BT - EE merger approved - so now what?

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BT'S MERGER with mobile operator EE has received Government approval, paving the way for the creation of the UK's largest fixed-line and mobile telecoms business.

The resulting company will be the only one with both a nationwide high-speed broadband network and a nationwide 4G mobile network.

But what else does the deal - said to be worth upwards of £12.5 billion - mean for the approximately 35 million customers who'll be directly affected?

Critics claim it will result in higher bills for customers - a notion that has been dismissed by the Competition and Markets Authority (CMA).

"The evidence does not show that this merger is likely to cause significant harm to competition or the interests of consumers," said the CMA's John Wotton.

Indeed, the opposite could be true; namely, that customers bills decrease.

Full quad-play

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For example, the new BT will be able to offer deals combining landline, broadband and TV with mobile phone contracts - known in the industry as quad-play.

These one-supplier-fits-all packages are becoming increasingly popular, primarily because they tend to offer better value for money.

At present, TalkTalk and Virgin are the best known suppliers offering quad-play packages, but EE also do quad-play already, thanks to their TV service, and Sky should be offering one before long when they launch their mobile service.

While good on paper, the convenience of bundling several services can depend on how they're billed - and changing suppliers can become more of a headache.

Sky's triple-play deals, for example, come with separate contracts for the TV service, and the broadband with phone; TalkTalk only offer their mobile service to residential customers, so switching broadband provider may result in losing mobile service too.

Because of details like this, and because people tend to favour the status quo, they may stay with a provider even though their bills rise or customer service declines.

Customer service

This could be a real problem in the near future, as neither BT nor EE are particularly well known for great customer service.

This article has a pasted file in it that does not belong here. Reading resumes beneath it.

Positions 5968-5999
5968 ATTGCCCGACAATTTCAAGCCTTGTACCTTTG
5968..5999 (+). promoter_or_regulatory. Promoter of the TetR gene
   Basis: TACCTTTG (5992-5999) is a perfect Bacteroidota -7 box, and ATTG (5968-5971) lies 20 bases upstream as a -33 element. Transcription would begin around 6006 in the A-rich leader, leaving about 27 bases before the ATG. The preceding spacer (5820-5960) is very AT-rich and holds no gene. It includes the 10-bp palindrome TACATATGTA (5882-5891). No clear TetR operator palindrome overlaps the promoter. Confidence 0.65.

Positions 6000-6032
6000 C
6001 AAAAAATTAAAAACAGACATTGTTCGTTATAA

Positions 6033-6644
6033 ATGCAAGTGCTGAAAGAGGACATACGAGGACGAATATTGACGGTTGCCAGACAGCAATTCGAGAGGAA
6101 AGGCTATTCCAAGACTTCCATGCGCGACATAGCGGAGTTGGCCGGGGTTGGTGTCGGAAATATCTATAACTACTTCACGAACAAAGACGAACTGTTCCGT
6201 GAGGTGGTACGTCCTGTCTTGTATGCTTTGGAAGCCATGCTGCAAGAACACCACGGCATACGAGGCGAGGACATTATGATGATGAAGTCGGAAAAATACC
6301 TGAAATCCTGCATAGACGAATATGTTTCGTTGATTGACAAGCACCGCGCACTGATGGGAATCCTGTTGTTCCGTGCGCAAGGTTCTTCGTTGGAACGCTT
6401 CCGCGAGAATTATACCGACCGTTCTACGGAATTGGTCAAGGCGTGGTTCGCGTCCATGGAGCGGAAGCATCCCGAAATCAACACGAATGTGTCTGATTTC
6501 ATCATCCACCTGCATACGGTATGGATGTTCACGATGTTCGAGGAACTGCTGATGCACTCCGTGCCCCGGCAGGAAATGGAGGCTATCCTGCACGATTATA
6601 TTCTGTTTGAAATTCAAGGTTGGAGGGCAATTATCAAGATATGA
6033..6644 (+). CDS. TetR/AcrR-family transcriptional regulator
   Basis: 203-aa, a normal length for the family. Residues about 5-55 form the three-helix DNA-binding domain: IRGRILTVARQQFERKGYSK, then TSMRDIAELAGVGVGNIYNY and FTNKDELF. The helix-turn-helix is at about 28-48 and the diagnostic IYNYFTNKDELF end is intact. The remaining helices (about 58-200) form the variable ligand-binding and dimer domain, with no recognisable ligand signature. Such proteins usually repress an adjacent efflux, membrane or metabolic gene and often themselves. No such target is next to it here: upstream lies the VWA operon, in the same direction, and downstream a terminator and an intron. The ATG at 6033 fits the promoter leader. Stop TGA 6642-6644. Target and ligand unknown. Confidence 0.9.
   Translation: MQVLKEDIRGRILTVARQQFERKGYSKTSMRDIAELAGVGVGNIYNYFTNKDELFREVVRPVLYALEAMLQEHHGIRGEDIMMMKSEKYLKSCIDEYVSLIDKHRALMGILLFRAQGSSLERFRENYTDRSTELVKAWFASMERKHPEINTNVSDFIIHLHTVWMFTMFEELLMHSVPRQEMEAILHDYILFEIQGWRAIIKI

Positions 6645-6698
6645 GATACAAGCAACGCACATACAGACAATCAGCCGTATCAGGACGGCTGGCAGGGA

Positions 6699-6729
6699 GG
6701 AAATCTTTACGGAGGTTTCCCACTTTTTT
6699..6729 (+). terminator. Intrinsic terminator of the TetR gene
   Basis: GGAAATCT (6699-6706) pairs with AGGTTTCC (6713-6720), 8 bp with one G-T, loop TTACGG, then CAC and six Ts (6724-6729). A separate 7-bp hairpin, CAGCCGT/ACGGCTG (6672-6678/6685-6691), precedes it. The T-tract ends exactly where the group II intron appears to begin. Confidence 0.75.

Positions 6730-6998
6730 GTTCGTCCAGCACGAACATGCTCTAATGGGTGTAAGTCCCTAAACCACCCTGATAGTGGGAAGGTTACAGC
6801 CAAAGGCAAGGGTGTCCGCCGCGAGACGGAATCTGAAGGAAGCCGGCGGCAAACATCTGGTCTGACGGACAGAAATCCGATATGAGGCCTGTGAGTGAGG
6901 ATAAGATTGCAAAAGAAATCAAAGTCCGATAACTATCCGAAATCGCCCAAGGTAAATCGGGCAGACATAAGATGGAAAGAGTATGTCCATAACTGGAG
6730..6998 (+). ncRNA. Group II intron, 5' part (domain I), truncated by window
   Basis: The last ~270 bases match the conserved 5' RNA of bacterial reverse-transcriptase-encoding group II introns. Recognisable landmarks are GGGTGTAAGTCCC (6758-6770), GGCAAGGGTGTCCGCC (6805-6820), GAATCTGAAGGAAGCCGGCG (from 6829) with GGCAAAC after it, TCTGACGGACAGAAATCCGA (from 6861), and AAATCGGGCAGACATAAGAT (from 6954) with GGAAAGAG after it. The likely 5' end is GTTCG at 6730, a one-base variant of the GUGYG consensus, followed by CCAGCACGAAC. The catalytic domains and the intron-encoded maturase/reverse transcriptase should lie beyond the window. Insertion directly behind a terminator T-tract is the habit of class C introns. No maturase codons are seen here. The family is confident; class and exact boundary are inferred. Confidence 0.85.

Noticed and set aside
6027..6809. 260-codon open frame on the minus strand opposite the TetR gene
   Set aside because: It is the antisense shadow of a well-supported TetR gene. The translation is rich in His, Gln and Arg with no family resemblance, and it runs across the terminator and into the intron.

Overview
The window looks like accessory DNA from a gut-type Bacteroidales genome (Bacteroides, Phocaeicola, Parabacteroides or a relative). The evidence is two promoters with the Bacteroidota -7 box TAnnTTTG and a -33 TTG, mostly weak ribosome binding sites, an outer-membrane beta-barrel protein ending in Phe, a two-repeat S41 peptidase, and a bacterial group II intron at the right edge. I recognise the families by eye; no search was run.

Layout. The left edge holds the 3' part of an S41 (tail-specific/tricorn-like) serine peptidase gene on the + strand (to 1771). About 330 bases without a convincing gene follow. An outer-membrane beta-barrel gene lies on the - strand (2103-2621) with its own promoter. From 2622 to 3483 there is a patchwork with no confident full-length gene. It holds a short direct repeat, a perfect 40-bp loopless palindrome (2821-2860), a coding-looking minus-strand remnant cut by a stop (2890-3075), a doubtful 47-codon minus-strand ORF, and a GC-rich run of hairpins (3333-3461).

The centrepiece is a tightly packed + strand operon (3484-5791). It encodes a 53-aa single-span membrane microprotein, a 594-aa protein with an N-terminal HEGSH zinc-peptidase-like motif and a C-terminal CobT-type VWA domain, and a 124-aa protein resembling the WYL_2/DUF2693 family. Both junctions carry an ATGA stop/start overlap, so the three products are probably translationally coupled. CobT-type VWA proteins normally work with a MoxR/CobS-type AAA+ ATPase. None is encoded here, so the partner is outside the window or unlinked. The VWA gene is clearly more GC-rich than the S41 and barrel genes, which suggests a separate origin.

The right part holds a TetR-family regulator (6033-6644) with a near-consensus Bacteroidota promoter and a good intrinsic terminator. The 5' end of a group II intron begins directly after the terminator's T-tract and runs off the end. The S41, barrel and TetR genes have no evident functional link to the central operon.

Out of the four main landline providers, BT have had the lowest levels of customer satisfaction for three years in a row according to Ofcom.

The regulator's most recent customer satisfaction figures for broadband suppliers again show BT at the bottom of the pile.

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When it comes to mobile service, EE have received the worst score out of the five main networks.

Despite gaining millions of new customers as a result of their 4G marketing push, EE have had to run two separate initiatives aimed at improving their customer service standards.

Treading carefully

Obviously we don't know yet know the exact direction the new company will take, though it's possible it may start with the expansion of the services they already offer - like BT bringing in more mobile deals.

We also don't know how long the whole merger is likely to take - but let's hope it's slightly quicker and less confusing than the merger process between T-Mobile and Orange.

Although it began six years ago, it was still possible to sign up to the two older networks until this time last year.

Despite current EE boss Olaf Swantee saying in 2014 that Orange and T-Mobile would continue exist as separate brands for "years to come", there's very little evidence of either on EE's website these days, catering mostly to customers who've yet to move to the new network.

Nothing planned, yet

So far, BT and EE have been quiet about what services will be changing and when.

BT say EE will continue to exist after the merger is completed, with EE's current chief commercial officer Marc Allera becoming chief executive.

This isn't unheard of. After all, BT own Plusnet, who've managed to maintain a strong independent identity - but their fledgling TV service is basically a streamlined version of BT's Youview product.

EE's TV service, on the other hand, comes in the form of a smarter than usual Freeview box, allowing users to watch up to three other programmes on three different devices while watching a fourth programme on the TV.

Even Sky's forthcoming Sky Q boxes can only stream to one or two other devices at a time; it'd be a shame for both users and for BT / EE if the small but clever box is dropped along with the TV service.

In any case, the deal between EE and BT won't be completed until March, and it'll be months before changes start to trickle down to customer level.

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